The late Ed and Lorraine Warren are back a it in another installment of an expanded cinematic universe from the director of The Curse of La Llorona)
Unfortunately, in The Conjuring: The Dvil Made Me Do It the combination of horror and courtroom drama is closer to the combination of horror and courtroom drama is closer to the aforementioned film than its predecessors with those intrepid ghost hunters front and center previously helmed by James Wan.
This time, the supernatural ‘true story’ derives from one of the Warren’s famous cases in 1981. The tormented, alleged Brookfield, CT. landlord murderer Arne Johnson, uses the film’s subtile in response to the accusation placed on him.
Patrick Wilson as ailing, but pragmatic Ed and Vera Farmiga as the telekinetic-like Lorraine are brought on to the defense of Arne (an effective Ruairi O’Connor). Arne was an interloper in the exorcism of David Glatzel (Jullian Hilliard the eight-year old brother of his girlfriend, Debbie (Sarah Catherine Hook).
With an entrance recalling a famous scene from William Friedkin’s The Exorcist in an amusing way a cogent, visceral prologue turns to a search into Satanism and the source of a curse put on the incarcerated Arne.
From this point the screenplay by David Leslie Johnson-McGoldnick (The Conjuring 2) packs the narrative to the point where some of the ‘gotcha’ moments staged by Michael Chaves can do only so much. A crawl space beneath the family home, a morgue, an old murder case in the Bay State, and a subterranean altar don’t really do much t the initial spooky ambiance.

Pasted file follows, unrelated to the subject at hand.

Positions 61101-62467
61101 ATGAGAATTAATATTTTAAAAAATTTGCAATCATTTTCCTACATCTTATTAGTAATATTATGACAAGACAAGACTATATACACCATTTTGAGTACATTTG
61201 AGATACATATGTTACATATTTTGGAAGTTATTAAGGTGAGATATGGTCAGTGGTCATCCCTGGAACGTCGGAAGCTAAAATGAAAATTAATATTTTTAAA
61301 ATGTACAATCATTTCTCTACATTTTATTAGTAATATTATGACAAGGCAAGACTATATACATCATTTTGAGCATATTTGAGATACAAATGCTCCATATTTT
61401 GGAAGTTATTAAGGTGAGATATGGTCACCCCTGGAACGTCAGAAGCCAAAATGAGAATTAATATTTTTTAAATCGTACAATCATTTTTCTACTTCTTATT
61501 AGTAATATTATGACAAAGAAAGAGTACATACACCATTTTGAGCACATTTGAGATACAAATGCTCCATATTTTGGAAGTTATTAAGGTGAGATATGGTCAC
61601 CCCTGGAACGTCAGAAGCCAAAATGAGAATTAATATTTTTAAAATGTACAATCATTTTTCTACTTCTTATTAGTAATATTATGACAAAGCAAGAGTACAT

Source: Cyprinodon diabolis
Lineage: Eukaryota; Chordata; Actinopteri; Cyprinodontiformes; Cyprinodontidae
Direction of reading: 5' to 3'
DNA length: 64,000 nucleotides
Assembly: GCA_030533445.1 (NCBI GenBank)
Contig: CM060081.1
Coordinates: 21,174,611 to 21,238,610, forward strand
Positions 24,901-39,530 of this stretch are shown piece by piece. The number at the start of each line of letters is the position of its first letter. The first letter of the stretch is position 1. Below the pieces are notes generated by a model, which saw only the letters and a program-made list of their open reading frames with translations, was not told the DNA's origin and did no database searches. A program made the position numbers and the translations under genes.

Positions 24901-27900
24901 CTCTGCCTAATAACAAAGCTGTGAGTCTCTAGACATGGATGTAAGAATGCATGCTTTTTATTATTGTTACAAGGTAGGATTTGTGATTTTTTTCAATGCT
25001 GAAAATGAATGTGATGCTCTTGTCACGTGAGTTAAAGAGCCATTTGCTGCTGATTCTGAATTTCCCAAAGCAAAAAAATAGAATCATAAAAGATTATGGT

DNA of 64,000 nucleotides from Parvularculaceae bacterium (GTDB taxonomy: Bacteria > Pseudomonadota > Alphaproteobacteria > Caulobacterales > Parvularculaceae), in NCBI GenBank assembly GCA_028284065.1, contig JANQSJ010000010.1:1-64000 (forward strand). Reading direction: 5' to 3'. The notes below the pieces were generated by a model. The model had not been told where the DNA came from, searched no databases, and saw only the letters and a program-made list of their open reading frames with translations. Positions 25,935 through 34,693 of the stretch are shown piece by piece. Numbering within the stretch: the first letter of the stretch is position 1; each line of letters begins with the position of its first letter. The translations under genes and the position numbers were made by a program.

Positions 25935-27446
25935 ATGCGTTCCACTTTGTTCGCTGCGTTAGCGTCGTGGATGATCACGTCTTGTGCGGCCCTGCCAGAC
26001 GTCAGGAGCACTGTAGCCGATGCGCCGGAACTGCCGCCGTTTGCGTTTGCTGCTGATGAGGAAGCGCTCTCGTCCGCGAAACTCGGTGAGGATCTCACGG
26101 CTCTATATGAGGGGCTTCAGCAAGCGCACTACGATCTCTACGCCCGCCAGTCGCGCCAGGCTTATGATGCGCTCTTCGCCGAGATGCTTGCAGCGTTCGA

An attractive production and the investment of Farmiga and Wilson into the Warrens – devout Roman Catholics – committed to revealing the demonic (purported for their lucrative deals) reaches an unsatisfying conclusion. Due to a frenzied juxtaposition involving a maze of tunnels which that is more exhausting than suspenseful.
Part of the disappointment in this uninspired episode in what is discovered concerns Kastner, a retired priest with dark connection and his daughter known as the Occultist. John Noble and Eugenie Bondurant (The Hunger Games: Mockingjay Pt. 2) just aren’t that persuasive in regard to how “a master Satanist is not an adversary taken lightly.”
Whether or not you believe in The Warrens – as excerpts from transcripts appear during the end credits scroll — at least Lorraine is determined to keep many drawn on more than faith in a never-ending struggle. Even through the luridly preposterous with whispering and onslaughts. That make you curiously consider if the devil made you watch it.